SHREVEPORT, La. (KTAL/KMSS) — A Shreveport doctor who filed a complaint against the LSU Health Sciences Center medical school chancellor has been placed on administrative leave.
According to Shreveport employment and civil rights attorney Attorney Allison Jones, Associate Dean of Academic Affairs Dr. Jennifer Woerner, who filed EEOC complaints and called for the removal of Dr. G.E. Ghali, has been placed on leave after formal complaints were filed against her.
Dr. Woerner is one of four doctors who claimed under the supervision of Dr. Ghali, they were continually exposed to an environment of discrimination, hostility, and retaliation, based solely on gender.
Jones, who is representing Woerner and three other EEOC complainants said, “After our press conference last week, where my clients and I spoke out about the egregiously sexist, and unjust working conditions perpetrated by Dr. Ghali, unnamed medical residents made dubious complaints against my client, Dr. Jennifer Woerner. She is being unfairly targeted in a malicious and retaliatory move that we believe was orchestrated by Dr. Ghali because of her brave involvement in the protected activity of whistleblowing and opposing discrimination both for herself and for protected learners.”
The timing of these complaints against Woerner is being called into question by Jones and her team because they came so quickly on the heels of Woerner’s testimony against Ghali.
Jones said, “The temporal proximity of these complaints raises a high level of concern that there was a retaliatory intent, and we are calling on the school to do the right thing and protect Dr. Woerner and all of my clients from retaliation and, further to protect the learners from being unduly influenced by an administrator who continues to be under investigation, but is allowed to still teach protected learners.”
Despite being placed on administrative leave as Chancellor, Ghali still has direct access to medical students, residents, and other learners through clinical rotations and hospital work. This access allows him to influence residents to file complaints against other doctors, such as Woerner, who have filed complaints against him.
Many believe it is not in the best interests of the susceptible groups of female students that they continue to be allowed to be taught by Ghali.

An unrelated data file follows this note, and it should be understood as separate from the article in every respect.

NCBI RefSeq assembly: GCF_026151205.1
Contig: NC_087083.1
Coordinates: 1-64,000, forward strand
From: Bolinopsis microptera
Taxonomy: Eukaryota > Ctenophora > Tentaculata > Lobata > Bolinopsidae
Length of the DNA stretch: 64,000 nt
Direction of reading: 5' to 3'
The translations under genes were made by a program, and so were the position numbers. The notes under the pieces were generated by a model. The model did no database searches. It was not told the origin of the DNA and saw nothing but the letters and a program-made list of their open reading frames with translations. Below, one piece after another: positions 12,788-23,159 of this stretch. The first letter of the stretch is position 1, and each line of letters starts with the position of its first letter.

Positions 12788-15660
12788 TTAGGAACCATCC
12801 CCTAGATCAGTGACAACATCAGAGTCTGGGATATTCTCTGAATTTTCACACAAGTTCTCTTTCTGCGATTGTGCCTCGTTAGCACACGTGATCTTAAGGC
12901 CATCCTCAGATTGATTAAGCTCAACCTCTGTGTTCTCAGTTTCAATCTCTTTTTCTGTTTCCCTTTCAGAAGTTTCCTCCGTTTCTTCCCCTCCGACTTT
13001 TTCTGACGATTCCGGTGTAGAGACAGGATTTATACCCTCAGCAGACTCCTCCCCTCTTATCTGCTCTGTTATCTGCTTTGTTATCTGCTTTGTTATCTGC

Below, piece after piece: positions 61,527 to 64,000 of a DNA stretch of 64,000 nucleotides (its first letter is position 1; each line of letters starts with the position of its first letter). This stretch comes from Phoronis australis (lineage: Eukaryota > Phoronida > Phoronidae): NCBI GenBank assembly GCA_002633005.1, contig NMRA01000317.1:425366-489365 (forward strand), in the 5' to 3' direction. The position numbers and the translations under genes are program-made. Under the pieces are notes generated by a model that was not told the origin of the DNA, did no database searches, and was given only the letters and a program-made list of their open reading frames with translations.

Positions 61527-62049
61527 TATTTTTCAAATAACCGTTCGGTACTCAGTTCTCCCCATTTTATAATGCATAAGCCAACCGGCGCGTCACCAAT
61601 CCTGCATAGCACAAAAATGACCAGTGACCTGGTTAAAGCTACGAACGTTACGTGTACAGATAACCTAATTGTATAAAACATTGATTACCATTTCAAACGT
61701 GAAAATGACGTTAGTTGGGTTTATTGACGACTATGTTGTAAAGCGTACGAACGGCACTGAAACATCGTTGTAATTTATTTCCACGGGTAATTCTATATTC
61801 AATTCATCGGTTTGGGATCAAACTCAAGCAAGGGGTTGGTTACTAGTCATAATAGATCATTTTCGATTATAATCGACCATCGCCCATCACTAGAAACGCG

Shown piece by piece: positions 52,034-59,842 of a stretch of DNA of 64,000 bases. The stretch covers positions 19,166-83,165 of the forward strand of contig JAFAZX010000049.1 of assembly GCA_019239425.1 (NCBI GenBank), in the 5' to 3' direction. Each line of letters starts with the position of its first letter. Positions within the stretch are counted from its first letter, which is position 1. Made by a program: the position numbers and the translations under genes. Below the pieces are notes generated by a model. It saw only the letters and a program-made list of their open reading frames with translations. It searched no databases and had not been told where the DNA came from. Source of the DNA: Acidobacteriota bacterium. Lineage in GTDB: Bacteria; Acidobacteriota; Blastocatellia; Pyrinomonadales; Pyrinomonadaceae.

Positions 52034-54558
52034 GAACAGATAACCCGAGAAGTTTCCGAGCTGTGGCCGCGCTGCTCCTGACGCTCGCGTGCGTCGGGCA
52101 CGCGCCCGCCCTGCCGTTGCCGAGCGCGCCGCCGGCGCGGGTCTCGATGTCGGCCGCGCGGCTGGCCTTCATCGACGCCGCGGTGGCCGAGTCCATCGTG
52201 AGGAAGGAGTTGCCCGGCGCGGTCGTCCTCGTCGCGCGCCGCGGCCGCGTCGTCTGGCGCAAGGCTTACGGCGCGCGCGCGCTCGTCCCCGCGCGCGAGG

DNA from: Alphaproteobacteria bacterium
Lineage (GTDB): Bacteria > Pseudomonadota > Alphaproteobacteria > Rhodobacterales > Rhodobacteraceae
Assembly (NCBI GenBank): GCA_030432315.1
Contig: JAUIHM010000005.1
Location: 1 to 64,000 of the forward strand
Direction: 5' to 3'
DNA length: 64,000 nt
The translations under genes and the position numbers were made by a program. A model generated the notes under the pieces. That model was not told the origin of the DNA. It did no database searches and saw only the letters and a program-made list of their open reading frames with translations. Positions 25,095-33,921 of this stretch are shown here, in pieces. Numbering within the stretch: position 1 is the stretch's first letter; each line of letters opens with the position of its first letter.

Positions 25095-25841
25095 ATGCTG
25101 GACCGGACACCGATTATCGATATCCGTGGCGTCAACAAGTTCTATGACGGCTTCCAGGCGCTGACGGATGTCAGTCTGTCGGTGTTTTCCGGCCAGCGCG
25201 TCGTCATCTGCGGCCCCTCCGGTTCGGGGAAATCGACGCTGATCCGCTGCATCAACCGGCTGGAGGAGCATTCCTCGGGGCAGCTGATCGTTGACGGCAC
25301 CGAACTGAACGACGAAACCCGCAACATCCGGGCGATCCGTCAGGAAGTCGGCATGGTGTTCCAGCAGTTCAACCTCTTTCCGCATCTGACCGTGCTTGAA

Jones wants LSU and its leadership need to immediately intervene.
Jones said, “We are calling on the LSU System to do the right thing and immediately remove Dr. Ghali from his active positions with students, residents, and fellows, as his continued presence creates a coercive and pernicious
influence on everyone, especially protected learners. The learners are being unfairly subjected to the power differential he possesses to impact their academic progression and future careers.”
Another EEOC complainant, Dean of the School of Allied Health Professions Dr. Sharon Dunn said she and others continue to work in a stressful and uncertain environment and that they, too, fear retaliation.
Dr. Dunn said, “We have all seen tremendous support and encouragement from colleagues and students across the institution, but there is still an environment of fear right now. We have been warned by colleagues that they are concerned about possible schemes being contrived against us, as well.”
The school hasn’t made a decision regarding the investigation into Ghali, who remains on administrative leave, with compensation, but only from his duties as Chancellor.
Jones added, “The LSU system failed these women who have courageously called out discrimination, and it continues to do so. I will do all within my power to help protect these women from further discrimination and retaliation. If the school does not act to correct these failings, it will not be a safe place for women to learn or work. No whistle-blower, truth teller, or justice seeker should have to live in fear of malicious retaliation and malignment.”